dealers’ table. “Oh, look, they’ve got back issues of MOJO selling for three
bucks a pop, sweet deal. Except I just tossed out a bunch of back issues of
MOJO last month.”
“Me too,” my bud said. “And I rent a storage space.” These observations didn’t prevent the table guy from making offering us a 2-for-1 deal, which we turned down while marveling as such oddities as a Leif Garrett skateboard patch and an action figure of eccentric alt-rock guitar god J. Mascis.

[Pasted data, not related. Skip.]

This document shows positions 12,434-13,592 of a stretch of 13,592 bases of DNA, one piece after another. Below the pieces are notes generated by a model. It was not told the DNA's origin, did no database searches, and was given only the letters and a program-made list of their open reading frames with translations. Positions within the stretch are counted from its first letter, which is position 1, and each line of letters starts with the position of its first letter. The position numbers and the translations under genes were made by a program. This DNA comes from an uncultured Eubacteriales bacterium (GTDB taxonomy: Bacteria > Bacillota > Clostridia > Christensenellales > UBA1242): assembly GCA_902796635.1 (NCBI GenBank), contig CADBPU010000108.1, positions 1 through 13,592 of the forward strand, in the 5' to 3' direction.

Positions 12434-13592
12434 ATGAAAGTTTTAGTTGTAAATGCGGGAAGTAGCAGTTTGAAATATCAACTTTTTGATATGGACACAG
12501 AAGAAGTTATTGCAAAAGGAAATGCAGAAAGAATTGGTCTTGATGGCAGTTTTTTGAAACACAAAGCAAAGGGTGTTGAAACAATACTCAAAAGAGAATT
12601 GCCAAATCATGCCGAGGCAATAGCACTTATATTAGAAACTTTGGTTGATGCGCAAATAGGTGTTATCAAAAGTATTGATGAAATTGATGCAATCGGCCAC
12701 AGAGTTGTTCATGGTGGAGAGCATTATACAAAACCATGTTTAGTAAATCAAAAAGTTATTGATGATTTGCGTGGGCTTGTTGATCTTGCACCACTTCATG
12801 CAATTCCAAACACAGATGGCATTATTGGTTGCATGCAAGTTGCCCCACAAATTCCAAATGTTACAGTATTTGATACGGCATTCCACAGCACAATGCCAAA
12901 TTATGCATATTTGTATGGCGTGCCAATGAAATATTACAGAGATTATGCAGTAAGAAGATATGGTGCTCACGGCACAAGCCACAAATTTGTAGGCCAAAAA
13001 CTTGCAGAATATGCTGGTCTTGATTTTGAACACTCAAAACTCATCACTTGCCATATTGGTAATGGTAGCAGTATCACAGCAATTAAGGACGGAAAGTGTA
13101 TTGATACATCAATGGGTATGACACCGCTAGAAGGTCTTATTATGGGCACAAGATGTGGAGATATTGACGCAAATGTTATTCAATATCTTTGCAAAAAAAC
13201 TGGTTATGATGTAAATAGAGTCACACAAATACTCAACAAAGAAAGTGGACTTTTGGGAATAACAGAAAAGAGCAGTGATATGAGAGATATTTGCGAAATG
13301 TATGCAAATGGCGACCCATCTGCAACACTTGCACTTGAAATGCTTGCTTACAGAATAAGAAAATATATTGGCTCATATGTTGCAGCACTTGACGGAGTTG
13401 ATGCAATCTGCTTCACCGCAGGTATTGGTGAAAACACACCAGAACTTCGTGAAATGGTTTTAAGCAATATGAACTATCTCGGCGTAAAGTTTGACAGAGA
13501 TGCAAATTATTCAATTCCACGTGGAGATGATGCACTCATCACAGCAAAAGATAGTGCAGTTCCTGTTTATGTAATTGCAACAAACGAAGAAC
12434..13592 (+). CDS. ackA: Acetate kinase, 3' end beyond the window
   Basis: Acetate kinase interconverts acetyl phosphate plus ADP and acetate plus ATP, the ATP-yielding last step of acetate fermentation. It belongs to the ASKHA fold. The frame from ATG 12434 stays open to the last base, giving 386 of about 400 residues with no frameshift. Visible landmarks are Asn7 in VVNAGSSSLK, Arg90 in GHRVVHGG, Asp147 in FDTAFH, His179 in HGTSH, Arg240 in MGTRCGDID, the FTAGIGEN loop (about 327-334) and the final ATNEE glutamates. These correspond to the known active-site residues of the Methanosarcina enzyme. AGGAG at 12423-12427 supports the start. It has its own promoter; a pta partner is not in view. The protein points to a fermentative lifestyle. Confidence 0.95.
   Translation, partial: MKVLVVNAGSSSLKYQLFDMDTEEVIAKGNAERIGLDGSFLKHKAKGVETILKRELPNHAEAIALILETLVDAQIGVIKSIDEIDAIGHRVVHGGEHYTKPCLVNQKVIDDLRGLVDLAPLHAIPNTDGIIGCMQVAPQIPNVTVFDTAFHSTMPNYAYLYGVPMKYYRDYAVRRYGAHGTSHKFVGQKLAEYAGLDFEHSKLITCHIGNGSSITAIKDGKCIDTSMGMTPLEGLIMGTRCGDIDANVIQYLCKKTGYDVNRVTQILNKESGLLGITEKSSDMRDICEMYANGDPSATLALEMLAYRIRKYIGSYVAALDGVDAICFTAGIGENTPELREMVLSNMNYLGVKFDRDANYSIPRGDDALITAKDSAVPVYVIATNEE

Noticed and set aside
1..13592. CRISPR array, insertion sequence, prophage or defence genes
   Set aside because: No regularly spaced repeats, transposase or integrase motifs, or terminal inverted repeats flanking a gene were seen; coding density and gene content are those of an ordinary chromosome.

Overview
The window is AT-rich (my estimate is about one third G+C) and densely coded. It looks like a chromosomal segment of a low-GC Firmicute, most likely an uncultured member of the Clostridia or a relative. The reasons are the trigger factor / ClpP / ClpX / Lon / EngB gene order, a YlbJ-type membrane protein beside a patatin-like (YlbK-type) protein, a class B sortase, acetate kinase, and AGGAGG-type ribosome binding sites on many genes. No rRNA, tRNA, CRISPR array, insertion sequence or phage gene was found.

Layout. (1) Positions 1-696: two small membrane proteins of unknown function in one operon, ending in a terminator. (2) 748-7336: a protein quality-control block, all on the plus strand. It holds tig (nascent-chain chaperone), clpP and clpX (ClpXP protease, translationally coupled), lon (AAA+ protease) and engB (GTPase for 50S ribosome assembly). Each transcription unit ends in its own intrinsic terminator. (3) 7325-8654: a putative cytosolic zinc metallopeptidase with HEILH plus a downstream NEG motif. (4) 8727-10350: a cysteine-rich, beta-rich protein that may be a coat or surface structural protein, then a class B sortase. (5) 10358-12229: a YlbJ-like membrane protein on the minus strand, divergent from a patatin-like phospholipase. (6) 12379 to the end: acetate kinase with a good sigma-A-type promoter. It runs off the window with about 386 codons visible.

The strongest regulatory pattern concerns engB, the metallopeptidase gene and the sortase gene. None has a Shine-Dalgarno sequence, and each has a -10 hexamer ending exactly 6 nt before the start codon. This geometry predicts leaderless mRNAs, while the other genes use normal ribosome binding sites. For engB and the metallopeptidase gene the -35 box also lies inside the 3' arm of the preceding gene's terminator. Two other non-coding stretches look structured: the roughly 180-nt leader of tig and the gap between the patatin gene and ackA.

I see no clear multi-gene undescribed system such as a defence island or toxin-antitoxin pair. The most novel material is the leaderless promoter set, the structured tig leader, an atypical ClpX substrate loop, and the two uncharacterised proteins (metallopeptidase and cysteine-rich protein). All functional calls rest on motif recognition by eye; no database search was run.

I’m still kind of a sucker for DVDs and Blu-rays, though, and back in the day Chiller used to really stretch my wallet. Given that European cult video outfits such as Carlotta and Arrow are making inroads into U.S. marketing, and you can get good deals on Amazon or E-bay for even the most previously obscure stuff, the pickings were relatively slim, and the most interesting stuff was at least quasi-bootleg. Finally scored a not-terrible looking copy of the infamous “Star Wars Holiday Special” and a few other goodies. Out of base curiosity I dropped ten bucks on something advertising itself as “the most offensive film ever made” because I never back down from a challenge. The older cons used to be replete with a lot of weird homemade genre product (a tendency explored, or exploited, in the 2006 fake doc “S&Man”), but there was relatively little of that this time around, but what was there had reliably risible titling (isn’t “Naked Bikini” an oxymoron?).